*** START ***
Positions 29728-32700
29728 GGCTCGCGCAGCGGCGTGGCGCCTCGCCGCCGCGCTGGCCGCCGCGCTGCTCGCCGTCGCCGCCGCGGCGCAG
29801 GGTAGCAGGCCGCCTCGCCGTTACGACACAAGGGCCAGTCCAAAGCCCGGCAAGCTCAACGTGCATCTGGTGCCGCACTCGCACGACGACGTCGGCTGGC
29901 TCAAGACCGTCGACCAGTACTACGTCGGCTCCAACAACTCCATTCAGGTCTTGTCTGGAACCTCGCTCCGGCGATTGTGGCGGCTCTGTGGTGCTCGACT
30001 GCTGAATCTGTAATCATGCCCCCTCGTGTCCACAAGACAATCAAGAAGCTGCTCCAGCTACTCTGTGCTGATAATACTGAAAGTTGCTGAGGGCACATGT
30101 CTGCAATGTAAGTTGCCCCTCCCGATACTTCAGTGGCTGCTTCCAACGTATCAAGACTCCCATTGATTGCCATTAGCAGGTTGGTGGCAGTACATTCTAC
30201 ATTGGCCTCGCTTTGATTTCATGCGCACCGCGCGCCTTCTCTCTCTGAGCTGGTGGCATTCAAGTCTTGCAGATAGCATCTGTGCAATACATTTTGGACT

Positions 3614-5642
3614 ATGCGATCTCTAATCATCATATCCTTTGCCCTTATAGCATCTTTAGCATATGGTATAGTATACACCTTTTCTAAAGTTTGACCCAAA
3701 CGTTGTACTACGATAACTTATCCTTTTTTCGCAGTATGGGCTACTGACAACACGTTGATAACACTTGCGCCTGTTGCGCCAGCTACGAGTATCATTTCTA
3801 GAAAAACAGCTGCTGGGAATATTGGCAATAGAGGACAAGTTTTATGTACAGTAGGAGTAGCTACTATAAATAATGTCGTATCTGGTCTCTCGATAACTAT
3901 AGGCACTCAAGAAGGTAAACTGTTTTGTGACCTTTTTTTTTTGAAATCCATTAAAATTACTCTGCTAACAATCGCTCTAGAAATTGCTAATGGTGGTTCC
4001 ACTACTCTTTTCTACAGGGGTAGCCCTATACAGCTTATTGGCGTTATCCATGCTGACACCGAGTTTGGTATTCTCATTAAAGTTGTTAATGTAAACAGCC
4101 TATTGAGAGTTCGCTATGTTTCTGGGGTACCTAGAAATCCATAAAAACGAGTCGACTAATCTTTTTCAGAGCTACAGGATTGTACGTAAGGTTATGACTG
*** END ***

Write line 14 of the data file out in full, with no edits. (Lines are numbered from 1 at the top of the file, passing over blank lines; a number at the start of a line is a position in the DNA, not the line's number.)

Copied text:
4101 TATTGAGAGTTCGCTATGTTTCTGGGGTACCTAGAAATCCATAAAAACGAGTCGACTAATCTTTTTCAGAGCTACAGGATTGTACGTAAGGTTATGACTG